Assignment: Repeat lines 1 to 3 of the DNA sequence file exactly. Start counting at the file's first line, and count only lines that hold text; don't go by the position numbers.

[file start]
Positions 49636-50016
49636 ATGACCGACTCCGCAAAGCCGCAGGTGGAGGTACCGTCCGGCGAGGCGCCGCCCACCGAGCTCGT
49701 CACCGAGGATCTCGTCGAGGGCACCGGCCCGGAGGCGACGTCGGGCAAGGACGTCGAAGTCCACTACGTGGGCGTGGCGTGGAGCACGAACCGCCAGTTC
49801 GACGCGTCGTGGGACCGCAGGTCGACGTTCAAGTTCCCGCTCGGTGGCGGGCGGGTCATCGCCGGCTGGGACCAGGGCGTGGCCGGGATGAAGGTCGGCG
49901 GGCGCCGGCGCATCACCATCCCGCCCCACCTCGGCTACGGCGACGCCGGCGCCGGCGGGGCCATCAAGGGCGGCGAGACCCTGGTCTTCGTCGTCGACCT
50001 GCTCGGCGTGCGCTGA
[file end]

Positions 49636-50016
49636 ATGACCGACTCCGCAAAGCCGCAGGTGGAGGTACCGTCCGGCGAGGCGCCGCCCACCGAGCTCGT
49701 CACCGAGGATCTCGTCGAGGGCACCGGCCCGGAGGCGACGTCGGGCAAGGACGTCGAAGTCCACTACGTGGGCGTGGCGTGGAGCACGAACCGCCAGTTC